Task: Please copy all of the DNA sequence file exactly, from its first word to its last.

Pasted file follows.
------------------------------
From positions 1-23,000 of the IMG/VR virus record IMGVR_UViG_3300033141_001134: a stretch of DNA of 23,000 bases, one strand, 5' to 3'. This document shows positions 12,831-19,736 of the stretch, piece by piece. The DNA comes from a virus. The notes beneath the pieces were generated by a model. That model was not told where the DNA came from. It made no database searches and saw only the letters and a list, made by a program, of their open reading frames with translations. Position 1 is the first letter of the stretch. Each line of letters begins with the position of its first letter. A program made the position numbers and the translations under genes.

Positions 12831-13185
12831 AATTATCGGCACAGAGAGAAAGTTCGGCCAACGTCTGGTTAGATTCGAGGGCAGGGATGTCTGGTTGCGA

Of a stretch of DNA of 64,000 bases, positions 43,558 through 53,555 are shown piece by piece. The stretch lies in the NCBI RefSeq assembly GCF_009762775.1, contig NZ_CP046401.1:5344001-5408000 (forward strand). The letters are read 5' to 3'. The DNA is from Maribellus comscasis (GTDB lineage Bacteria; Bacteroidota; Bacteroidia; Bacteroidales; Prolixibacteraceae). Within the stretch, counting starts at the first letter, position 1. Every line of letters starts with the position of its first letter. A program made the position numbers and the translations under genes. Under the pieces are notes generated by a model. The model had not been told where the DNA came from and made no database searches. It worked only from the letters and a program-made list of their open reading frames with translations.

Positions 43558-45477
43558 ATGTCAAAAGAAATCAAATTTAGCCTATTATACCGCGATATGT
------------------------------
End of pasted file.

From positions 1-23,000 of the IMG/VR virus record IMGVR_UViG_3300033141_001134: a stretch of DNA of 23,000 bases, one strand, 5' to 3'. This document shows positions 12,831-19,736 of the stretch, piece by piece. The DNA comes from a virus. The notes beneath the pieces were generated by a model. That model was not told where the DNA came from. It made no database searches and saw only the letters and a list, made by a program, of their open reading frames with translations. Position 1 is the first letter of the stretch. Each line of letters begins with the position of its first letter. A program made the position numbers and the translations under genes.

Positions 12831-13185
12831 AATTATCGGCACAGAGAGAAAGTTCGGCCAACGTCTGGTTAGATTCGAGGGCAGGGATGTCTGGTTGCGA

Of a stretch of DNA of 64,000 bases, positions 43,558 through 53,555 are shown piece by piece. The stretch lies in the NCBI RefSeq assembly GCF_009762775.1, contig NZ_CP046401.1:5344001-5408000 (forward strand). The letters are read 5' to 3'. The DNA is from Maribellus comscasis (GTDB lineage Bacteria; Bacteroidota; Bacteroidia; Bacteroidales; Prolixibacteraceae). Within the stretch, counting starts at the first letter, position 1. Every line of letters starts with the position of its first letter. A program made the position numbers and the translations under genes. Under the pieces are notes generated by a model. The model had not been told where the DNA came from and made no database searches. It worked only from the letters and a program-made list of their open reading frames with translations.

Positions 43558-45477
43558 ATGTCAAAAGAAATCAAATTTAGCCTATTATACCGCGATATGT